Last night, U.S. Rep. Travis Childers (MS-01) voted to jumpstart American manufacturing and create new American jobs. The bipartisan "Make it in America" initiative is composed of three pieces of legislation that help increase American competitiveness and spur job growth by calling for a national manufacturing strategy, promoting clean energy technology, and establishing a commission to tackle the U.S. trade deficit.
"Promoting manufacturing and innovation at home means creating new highly-skilled, good-paying jobs in North Mississippi and nationwide," said Childers. "I was proud to join a bipartisan group of my colleagues in supporting this important initiative to close the trade deficit, bring jobs home, and create new employment opportunities in America."
The National Manufacturing Strategy Act, H.R. 4692, requires a comprehensive analysis of the nations' manufacturing sector every 4 years and directs the President to submit a National Manufacturing Strategy to Congress. This strategy should identify goals and recommendations for how the federal government, as well as State, local and private institutions, can best support the growth of U.S. manufacturers into the markets of the future.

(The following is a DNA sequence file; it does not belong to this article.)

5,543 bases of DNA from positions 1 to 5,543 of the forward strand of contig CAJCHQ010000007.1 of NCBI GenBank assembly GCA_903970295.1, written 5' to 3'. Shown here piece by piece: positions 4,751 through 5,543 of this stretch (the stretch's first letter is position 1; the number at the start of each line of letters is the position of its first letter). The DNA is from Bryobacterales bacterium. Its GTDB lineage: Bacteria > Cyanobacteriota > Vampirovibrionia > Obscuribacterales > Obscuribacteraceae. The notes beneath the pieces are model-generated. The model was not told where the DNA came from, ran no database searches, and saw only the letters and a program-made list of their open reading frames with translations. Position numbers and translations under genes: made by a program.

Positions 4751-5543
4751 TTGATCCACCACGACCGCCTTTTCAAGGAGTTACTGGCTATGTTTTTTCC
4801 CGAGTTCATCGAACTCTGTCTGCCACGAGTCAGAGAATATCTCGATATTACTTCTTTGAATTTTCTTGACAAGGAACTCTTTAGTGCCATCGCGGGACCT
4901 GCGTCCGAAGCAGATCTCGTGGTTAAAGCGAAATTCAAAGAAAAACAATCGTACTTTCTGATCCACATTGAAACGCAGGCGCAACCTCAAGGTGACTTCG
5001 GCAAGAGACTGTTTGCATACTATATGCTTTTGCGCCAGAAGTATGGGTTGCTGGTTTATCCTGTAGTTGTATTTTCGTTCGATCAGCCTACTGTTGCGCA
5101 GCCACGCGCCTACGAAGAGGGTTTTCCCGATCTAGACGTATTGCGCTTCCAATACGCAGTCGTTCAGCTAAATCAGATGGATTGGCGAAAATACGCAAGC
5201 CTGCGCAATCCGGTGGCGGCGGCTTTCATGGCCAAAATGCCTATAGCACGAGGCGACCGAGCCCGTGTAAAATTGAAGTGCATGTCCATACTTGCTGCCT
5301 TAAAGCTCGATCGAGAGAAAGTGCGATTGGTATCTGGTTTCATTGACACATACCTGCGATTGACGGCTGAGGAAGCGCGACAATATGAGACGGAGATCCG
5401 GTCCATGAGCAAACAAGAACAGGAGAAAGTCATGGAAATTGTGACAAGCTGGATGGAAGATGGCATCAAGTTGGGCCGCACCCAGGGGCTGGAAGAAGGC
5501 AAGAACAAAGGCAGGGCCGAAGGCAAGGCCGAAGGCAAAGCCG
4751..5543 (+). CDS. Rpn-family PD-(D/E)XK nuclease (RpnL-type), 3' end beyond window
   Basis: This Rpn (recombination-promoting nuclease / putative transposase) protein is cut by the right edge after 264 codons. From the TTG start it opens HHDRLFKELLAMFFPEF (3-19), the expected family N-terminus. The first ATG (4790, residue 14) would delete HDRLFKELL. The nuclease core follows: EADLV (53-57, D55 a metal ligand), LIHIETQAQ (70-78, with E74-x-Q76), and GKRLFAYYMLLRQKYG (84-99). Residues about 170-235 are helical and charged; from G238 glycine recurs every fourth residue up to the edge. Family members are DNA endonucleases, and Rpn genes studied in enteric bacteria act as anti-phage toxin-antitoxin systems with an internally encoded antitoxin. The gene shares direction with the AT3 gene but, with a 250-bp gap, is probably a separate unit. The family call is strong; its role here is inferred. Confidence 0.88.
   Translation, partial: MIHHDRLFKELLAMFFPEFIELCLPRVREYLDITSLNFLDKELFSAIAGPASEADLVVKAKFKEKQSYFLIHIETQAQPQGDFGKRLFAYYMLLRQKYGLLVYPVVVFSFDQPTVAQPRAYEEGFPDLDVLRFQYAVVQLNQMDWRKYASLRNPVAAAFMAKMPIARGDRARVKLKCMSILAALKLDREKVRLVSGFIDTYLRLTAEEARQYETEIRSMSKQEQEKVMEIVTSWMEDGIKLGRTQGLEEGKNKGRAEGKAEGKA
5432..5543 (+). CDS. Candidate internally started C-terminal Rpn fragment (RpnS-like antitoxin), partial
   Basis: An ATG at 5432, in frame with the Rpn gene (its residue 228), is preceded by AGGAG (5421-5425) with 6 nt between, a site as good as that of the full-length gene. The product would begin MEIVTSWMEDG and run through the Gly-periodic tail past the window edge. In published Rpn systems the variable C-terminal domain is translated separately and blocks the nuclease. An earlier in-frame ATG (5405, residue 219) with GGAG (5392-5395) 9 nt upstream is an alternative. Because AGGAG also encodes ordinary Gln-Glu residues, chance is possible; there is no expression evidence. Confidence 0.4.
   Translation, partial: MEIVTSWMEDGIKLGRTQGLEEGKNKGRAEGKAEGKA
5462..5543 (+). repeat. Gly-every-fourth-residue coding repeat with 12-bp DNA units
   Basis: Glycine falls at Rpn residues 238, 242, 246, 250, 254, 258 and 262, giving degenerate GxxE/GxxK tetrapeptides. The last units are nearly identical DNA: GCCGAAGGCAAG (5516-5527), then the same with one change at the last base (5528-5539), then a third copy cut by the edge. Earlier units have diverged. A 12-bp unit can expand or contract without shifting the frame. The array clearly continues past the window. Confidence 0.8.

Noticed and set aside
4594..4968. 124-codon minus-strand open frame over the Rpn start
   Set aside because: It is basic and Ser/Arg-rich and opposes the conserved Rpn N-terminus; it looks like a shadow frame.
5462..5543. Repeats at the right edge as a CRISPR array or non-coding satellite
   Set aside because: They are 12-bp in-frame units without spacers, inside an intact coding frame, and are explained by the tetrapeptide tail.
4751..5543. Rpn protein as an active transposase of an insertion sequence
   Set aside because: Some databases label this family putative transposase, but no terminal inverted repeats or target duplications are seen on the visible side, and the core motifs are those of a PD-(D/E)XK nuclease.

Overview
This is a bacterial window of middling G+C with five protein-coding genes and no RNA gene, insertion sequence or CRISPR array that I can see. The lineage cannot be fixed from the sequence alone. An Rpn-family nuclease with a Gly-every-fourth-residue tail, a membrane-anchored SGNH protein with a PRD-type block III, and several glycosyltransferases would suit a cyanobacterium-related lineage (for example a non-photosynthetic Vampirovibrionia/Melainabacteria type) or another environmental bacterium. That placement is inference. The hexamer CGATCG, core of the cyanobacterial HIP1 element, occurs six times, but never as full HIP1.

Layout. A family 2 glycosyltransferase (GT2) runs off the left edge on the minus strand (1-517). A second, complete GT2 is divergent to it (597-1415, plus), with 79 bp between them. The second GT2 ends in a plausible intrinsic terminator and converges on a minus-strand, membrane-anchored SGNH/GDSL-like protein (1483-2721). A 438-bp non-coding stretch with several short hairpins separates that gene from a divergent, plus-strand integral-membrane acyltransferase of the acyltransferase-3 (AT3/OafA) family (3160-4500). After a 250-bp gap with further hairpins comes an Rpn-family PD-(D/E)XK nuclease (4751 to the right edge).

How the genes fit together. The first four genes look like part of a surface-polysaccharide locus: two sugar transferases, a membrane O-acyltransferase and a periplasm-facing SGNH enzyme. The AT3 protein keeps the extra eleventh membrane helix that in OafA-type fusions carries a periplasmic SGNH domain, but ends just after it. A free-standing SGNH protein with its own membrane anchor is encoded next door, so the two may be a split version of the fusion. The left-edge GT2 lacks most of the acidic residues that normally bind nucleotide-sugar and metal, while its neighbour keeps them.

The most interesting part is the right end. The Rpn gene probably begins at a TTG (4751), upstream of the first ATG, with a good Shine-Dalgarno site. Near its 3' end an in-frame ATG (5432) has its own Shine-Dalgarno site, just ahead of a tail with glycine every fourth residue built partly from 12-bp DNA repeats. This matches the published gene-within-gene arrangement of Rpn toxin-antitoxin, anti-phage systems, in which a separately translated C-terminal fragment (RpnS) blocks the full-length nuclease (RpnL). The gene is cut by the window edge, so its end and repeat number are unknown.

The Clean Energy Technology Manufacturing and Export Assistance Act, H.R. 5156, helps American businesses to export clean energy technology products and services by giving them the information needed to navigate foreign markets and supports the development and implementation of a National Clean Energy Technology Export Strategy. According to the U.S. Department of Energy, clean energy technology exports could increase by $40 billion per year and create more than 750,000 jobs by 2020.
The End the Trade Deficit Act, H.R. 1875, establishes the "Emergency Trade Deficit Commission" to examine the nature, causes and consequences of the U.S. trade deficit and make recommendations on reducing trade imbalances. U.S. trade deficits harm the U.S. manufacturing base -- a critical element of our economy. The Commission's work will provide added momentum for existing fforts to address the trade deficit and strengthen U.S. manufacturing.